Hands up if you've had enough

The brittle edifice that has so far kept the Irish populace quiescent in the face of destruction will crack; once it does, it will crumble to dust, writes Hugh Green.

I am guessing, since I have not been paying attention, that there has been scant coverage devoted to the massive protests taking place in Greece at present, and in so far as such coverage exists, it is only in indirect terms, or rather, in terms that identify with power: of problems and challenges faced by the government in going up against the Greek population.

There was something of a fad a little while ago for spry discussion of the passivity of the Irish population in the face of overwhelming austerity measures. But that was before the concentrated popular resistance now on display in Spain, Greece and elsewhere, and the process of re-politicization underway in those countries. It hasn’t happened yet in Ireland, not by any stretch of the imagination.

But we may never see that sort of complacent gloating again when the spectre of popular resistance looms so close. Not even a political space as sterile as Ireland can be inoculated against what has happened in Tahrir Square, the Puerta del Sol, Syntagma Square, and now, it seems, Taksim Square in Istanbul. The striking ideological uniformity of Ireland’s political media apparatus will not keep this under wraps much longer. Ní féidir leo.

There will come a point when substantial numbers of people, jarred by the effects of disciplinary austerity, will begin to ask themselves more basic questions than the likely permutations of interest rate cuts and corporate taxation policies or whether Our Lobbyist In Brussels of the bogus civil society campaigns carries the right amount of gravitas to plant shrubbery alongside visiting dignitaries.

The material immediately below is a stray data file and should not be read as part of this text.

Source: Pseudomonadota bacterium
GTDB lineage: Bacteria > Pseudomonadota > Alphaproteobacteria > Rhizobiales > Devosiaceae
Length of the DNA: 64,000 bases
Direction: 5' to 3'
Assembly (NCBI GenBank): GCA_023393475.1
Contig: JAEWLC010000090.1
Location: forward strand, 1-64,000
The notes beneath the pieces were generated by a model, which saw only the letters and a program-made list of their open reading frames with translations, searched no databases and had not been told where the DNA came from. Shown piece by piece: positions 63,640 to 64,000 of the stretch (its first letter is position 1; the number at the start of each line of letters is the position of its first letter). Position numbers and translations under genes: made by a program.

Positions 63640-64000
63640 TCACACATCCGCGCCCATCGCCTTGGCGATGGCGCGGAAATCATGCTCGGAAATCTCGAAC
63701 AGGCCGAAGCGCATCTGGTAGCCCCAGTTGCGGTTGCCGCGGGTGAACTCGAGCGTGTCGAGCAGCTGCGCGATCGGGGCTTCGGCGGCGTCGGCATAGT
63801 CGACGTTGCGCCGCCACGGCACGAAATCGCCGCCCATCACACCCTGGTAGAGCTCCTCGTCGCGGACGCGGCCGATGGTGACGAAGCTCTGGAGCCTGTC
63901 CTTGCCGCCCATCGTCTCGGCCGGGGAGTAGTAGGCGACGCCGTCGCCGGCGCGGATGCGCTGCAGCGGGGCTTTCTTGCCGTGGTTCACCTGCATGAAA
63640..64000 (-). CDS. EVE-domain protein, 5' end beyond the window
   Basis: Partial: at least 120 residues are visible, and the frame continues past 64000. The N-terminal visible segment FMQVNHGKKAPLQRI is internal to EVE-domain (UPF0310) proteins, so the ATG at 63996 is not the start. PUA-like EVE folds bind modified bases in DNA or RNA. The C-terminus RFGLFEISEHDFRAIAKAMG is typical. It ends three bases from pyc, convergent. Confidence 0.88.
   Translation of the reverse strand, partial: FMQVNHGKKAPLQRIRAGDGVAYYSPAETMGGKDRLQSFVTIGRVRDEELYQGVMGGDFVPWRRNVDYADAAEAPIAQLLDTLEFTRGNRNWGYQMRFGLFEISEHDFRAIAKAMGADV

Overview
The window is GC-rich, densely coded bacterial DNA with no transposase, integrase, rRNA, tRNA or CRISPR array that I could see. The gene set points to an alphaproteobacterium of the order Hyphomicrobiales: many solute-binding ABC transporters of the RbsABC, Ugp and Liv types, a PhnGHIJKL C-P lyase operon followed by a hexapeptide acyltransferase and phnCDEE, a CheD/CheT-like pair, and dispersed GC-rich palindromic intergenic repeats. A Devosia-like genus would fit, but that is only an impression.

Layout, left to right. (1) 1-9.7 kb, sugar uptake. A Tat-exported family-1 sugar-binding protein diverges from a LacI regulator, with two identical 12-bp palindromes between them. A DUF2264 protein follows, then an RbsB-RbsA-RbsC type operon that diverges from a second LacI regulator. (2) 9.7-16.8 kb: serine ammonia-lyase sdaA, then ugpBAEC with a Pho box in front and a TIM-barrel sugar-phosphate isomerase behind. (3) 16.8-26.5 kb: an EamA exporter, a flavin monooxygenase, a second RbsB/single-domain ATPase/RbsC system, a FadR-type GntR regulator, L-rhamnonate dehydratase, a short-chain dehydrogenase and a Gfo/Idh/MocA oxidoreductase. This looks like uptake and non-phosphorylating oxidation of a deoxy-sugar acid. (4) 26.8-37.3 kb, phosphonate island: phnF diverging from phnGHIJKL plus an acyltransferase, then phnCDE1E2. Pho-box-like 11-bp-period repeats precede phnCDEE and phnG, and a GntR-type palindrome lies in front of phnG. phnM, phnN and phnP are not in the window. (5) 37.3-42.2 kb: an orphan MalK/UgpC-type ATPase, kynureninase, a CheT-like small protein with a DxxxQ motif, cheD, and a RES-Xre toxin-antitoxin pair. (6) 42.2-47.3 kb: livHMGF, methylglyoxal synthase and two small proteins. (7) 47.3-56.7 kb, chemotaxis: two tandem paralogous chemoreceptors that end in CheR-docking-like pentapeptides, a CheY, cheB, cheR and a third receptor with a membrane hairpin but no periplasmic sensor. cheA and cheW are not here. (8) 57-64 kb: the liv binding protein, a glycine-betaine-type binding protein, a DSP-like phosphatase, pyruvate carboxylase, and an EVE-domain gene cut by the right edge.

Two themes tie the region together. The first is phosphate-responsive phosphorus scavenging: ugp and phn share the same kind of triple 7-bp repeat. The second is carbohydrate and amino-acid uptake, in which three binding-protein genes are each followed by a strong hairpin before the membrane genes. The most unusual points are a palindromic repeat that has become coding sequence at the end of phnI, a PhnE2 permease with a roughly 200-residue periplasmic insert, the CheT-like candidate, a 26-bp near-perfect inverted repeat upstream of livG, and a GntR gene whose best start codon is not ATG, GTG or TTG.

Questions like “What the fuck am I doing?” and “Who the fuck are these people deciding my life for me?” There will be a moment when the wheedling speechifying in favour of destructive measures ‘for the good of the country’ will be recognised for what it is: a mask for ‘dictatorial leadership’.

What starts off as a slow drip will end up as a river bursting its banks. I am convinced of this. Precisely how it will happen – what will be the inciting event and what form the public reaction will take - I don’t know.

People are planning mass protests for 19 June against the Euro Pact. In Ireland, hardly anyone knows what the Euro Pact, or the Euro-Plus Pact is. Lots of people may have only the vaguest notion of political leaders getting together to sort things out. If this is indeed a true reflection of people’s perception, it is precisely how political leaders and ruling elites want it. There will be protests in Ireland too, most likely. Maybe they will capture public imagination, maybe not. But these, and other demonstrations and campaigns, will keep chipping away at the brittle edifice that keeps people contained in passivity and disorientation. And once it cracks, it will crumble to bits.

Image top: Poulopoulos Ioannis.